Advice for Employers Regarding Planned Walkout by Ontario School Workers on November 4

A walkout by Ontario School Workers:

Approximately 55,000 education workers across Ontario have announced that they will walk off the job on Friday, November 4, to protest legislation introduced by the Government of Ontario that would avert a strike and impose a new four-year contract.

School boards throughout the province have announced different plans and options. As the situation is constantly developing, employers and employees should check with their school board for the latest information. A list of all school boards in Ontario and links to their respective websites can be found here.

We recommend that employers consider the following to support their workforce, while also mitigating the adverse impact that the protest may have on their operations on November 4 (and potentially other days if similar action is taken in the future).

  • If at all possible, plan for working parents who are affected by the action to work remotely. However, do not assume that all working parents will be able to work from home at their normal capacity. This is not a vacation day for students, as they will still be required to learn remotely. Depending on their child’s age and needs, parents may be obliged to provide assistance, which means they will be unable to carry out work-related tasks during those times (which could be part of the day or essentially the entire day).
  • If possible, consider allowing those that need the option to take the day off, but make up the hours this week/next week so that they are not forced to use a vacation day. However, there is a risk that the protest may extend beyond one day so consider the precedent you may be setting. Parents should already be making a plan. Some may choose to use their vacation time (which is still subject to company approval), but cannot be forced to do so. An employee who chooses not to use a vacation day, or does not have vacation time to use, can request a day off without pay subject to company approval. It is important to give the same options for all (not allowing some to take the day off and make it up, others to take a vacation day, etc.).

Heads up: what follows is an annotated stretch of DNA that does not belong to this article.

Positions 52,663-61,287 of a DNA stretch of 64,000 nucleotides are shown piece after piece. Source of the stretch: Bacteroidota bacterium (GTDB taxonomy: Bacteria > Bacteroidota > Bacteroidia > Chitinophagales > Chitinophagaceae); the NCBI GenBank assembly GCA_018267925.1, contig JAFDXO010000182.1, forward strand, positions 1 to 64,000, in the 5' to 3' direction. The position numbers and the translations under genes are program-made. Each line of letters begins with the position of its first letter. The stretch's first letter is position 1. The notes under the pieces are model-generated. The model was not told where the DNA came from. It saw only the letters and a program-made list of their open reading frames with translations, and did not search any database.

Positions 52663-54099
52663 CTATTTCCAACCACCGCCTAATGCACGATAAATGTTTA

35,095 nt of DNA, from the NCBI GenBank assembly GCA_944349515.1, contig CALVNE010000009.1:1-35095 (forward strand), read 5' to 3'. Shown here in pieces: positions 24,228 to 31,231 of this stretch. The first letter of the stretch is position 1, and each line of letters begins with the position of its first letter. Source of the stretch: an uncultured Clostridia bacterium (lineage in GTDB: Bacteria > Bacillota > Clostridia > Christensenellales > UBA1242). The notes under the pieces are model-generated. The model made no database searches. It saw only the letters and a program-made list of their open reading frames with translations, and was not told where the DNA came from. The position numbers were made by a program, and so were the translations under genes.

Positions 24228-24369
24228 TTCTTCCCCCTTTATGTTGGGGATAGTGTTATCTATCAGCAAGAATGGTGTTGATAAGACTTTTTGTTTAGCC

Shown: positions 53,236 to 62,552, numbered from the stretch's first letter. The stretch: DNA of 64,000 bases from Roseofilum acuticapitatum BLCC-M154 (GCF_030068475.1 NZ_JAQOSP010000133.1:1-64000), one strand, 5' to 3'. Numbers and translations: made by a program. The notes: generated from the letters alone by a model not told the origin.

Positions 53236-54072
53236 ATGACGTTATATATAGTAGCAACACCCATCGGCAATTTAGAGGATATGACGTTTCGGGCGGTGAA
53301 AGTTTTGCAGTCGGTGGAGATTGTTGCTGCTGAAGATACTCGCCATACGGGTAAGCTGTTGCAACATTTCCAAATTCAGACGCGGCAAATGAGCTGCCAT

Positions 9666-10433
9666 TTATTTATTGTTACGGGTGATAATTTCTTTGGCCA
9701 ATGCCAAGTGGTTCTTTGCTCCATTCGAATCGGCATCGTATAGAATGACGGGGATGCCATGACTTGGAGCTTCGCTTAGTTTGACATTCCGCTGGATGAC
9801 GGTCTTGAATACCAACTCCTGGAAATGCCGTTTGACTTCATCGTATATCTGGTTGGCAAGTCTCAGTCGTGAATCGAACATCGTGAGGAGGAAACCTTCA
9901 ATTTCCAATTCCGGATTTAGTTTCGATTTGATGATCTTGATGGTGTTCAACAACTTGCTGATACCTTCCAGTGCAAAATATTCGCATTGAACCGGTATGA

• While the current situation is disruptive and may be costly (in terms of reduced productivity on November 4 and possibly other days in the future), employers should be empathetic and as flexible as possible. Employee relations matters. Even if you are on the right side of the situation legally, employees who are stressed out, unhappy, or resentful are not what you want.
  • Ensure that employees who are not directly impacted by the protest (e.g., those without children/school-aged children) are not forced to carry an extra burden on November 4 or subsequent days. It is not fair to them, and it also could create divisions and hostilities across the workforce.
  • Parents are not the only ones who should be making plans now. Employers should also be looking at roles and identifying which ones are critical, and who is performing them. It may be wise or necessary to make temporary adjustments that minimize disruption and negative impact.

The pandemic obliged organizations to become adaptable at short notice, and find a balance between organizational needs and supporting employees. Drawing on this awareness and experience will be valuable during this labor disruption.

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